Higher Asian styrene prices, propped up by tight supplies, caused polystyrene (PS) prices to move up in global markets including China, Southeast Asia, Turkey and Egypt, as per ChemOrbis. Prices moved higher despite overall weak global PS demand. Asian spot styrene prices gained US$85/ton since the beginning of October. Inside China, prompt styrene supplies are still said to be very tight while the benzene feedstock costs are also continuing to move up and exert upward pressure on styrene makers. Spot benzene prices in South Korea indicate US$90/ton increases when compared to the start of the month. Prompt benzene supplies are tight and sellers see support from good demand coming from the US market in order to raise their benzene prices. The inevitable effect of these bullish upstream costs come as increase announcements on PS prices although PS converters complain about weak demand in global markets. In China, where overall PS supplies are not comfortable, import Asian offers gained US$10-20/ton increases over this past week for both dutiable and non-dutiable origins at the low end of the ranges while the high ends retained their previous week’s levels. Current offer levels still suggest that producers are offering below the theoretical PS production costs when considering the prevailing spot styrene prices.
A trader in East China told ChemOrbis, “We raised our import GPPS prices owing to the tight supplies and higher styrene costs. Our HIPS prices recorded relatively smaller increases of US$10-20/ton when compared to GPPS. We expect a stable to firm trend over the short term.” Another trader commented, “We are actively searching for buyers with serious buying interest while we hold low PS stocks. We currently lack a clearer view on the market as prices see support from higher upstream costs and availability issues however; converters show limited demand due to their weak end product orders.”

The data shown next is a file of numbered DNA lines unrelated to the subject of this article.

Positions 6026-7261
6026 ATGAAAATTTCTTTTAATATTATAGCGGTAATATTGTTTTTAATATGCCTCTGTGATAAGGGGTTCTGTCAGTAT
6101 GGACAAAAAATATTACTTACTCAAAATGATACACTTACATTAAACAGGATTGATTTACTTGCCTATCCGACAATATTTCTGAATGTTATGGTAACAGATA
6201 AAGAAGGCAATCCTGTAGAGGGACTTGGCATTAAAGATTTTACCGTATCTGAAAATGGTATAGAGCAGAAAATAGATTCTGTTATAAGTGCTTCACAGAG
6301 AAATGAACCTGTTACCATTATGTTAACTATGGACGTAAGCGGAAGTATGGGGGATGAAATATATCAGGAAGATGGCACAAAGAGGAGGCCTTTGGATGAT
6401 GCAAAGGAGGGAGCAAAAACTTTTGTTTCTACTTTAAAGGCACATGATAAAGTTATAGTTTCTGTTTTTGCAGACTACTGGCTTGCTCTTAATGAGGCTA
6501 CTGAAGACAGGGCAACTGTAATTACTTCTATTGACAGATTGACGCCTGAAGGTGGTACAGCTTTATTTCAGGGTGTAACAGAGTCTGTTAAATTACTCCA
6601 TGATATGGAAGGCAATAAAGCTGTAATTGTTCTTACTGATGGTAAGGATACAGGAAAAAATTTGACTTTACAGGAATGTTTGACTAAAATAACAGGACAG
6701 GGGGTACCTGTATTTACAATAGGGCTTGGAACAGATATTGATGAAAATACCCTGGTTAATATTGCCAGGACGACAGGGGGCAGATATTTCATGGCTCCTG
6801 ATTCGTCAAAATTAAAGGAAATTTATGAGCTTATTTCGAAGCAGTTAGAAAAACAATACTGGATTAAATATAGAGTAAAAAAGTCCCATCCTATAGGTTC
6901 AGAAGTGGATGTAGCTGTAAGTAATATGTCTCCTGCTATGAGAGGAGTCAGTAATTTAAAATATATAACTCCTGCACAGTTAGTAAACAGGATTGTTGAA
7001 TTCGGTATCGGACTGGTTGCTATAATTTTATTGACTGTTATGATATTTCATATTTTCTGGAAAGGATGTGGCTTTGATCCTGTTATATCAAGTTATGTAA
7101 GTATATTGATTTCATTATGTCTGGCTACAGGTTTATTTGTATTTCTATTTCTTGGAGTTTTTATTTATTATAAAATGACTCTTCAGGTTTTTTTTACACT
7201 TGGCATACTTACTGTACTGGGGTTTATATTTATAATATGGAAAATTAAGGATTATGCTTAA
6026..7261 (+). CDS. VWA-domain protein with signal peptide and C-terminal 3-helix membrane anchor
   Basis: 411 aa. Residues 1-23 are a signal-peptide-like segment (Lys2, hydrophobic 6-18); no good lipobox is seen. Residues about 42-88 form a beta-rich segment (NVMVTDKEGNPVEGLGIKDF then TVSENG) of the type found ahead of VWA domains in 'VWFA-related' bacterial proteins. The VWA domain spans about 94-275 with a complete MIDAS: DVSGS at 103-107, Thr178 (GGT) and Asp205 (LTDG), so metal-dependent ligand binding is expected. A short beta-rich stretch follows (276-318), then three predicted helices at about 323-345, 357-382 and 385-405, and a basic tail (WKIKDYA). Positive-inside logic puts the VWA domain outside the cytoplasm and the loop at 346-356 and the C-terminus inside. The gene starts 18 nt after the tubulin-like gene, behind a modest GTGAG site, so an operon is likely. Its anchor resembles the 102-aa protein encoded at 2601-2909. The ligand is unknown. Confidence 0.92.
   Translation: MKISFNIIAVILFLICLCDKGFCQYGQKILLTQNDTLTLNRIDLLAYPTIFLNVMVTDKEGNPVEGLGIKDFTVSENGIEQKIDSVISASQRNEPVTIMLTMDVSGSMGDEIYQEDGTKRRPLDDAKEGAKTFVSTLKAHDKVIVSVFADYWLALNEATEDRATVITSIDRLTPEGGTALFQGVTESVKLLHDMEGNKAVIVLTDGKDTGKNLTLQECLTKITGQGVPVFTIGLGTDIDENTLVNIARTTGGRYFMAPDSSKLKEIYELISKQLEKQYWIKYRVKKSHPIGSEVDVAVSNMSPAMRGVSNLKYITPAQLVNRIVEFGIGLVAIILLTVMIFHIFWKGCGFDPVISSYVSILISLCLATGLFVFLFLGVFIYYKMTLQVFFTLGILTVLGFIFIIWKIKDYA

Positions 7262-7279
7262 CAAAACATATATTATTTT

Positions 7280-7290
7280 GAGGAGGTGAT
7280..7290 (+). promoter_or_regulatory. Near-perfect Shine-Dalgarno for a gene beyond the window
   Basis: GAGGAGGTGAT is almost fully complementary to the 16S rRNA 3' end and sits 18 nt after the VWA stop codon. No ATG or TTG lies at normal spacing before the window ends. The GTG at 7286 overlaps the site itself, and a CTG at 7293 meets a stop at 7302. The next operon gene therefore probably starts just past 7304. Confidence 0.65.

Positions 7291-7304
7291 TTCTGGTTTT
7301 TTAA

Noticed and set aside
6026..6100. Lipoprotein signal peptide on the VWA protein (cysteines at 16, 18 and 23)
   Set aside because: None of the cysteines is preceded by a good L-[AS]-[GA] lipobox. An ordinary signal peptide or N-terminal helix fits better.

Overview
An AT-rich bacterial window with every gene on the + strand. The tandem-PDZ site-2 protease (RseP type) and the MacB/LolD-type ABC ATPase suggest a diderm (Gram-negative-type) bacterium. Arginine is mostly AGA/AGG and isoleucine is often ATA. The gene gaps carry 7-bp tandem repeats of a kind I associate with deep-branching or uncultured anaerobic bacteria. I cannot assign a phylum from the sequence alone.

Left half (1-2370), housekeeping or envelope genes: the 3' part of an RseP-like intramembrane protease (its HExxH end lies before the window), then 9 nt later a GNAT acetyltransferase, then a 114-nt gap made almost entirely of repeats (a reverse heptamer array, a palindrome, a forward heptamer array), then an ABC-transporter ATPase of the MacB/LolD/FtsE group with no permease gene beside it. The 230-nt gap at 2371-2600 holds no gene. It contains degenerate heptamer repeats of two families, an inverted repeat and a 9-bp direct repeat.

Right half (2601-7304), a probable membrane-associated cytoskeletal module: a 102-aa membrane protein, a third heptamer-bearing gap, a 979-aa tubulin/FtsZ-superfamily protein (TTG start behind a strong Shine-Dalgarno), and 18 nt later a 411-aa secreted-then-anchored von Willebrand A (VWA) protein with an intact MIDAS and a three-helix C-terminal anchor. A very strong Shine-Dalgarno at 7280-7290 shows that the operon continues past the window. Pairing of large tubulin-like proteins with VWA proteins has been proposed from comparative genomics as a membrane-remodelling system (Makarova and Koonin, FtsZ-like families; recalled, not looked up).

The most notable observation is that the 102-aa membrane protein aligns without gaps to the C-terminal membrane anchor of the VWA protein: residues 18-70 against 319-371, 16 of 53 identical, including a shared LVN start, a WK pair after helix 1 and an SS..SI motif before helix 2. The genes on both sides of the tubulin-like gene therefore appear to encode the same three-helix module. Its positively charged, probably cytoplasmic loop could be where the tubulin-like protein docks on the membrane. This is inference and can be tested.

In Southeast Asia, PS prices moved up by US$20-30/ton for GPPS and US$35-40/ton for HIPS due to the same reasons and converters show resistance towards these higher prices. Sellers complain about the thin demand, but they say that they cannot afford to step back from their offer levels given their higher production costs. A source from a Singaporean producer noted, “We raised our prices due to higher styrene although demand is not that great. However, we have no option but to raise our offer levels.” The source does not expect a great recovery on PS demand in the last quarter of the year. Meanwhile, a source from a Hong Kong producer voiced their thoughts, “We raised our GPPS prices due to the higher feedstock costs and because of the high costs we are running our plant at 70% capacity. We believe that upstream costs will have to be adjusted down given the fact that higher offer levels do not generate any PS demand.” In Turkey, supply levels are also tight, especially for HIPS, which caused relatively better demand for this product. Asian GPPS offers tracked a stable to US$40/ton higher trend while HIPS prices gained US$20-50/ton on a week over week basis.
Egyptian players also faced higher PS offers towards the end of the week, although demand in the country is not bright. A trader complained, “Following negotiations, we accept US$15-20/ton lower counter bids but even then, buyers push for larger discounts. Nevertheless, we are not capable of offering further discounts given our high import costs.”